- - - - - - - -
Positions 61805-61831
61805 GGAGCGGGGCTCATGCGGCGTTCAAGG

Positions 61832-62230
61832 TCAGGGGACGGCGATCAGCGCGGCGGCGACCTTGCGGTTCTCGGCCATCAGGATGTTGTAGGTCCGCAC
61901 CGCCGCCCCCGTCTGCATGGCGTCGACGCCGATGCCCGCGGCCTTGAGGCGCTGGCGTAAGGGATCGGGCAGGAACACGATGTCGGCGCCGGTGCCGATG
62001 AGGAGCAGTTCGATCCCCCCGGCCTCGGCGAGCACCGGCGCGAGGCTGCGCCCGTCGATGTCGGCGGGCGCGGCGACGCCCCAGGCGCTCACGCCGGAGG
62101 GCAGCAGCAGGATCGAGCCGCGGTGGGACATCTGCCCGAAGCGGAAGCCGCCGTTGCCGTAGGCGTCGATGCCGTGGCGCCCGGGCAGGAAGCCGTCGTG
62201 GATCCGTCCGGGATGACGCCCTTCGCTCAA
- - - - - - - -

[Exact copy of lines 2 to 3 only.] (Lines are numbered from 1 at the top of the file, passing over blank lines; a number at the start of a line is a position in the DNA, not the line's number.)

61805 GGAGCGGGGCTCATGCGGCGTTCAAGG

Positions 61832-62230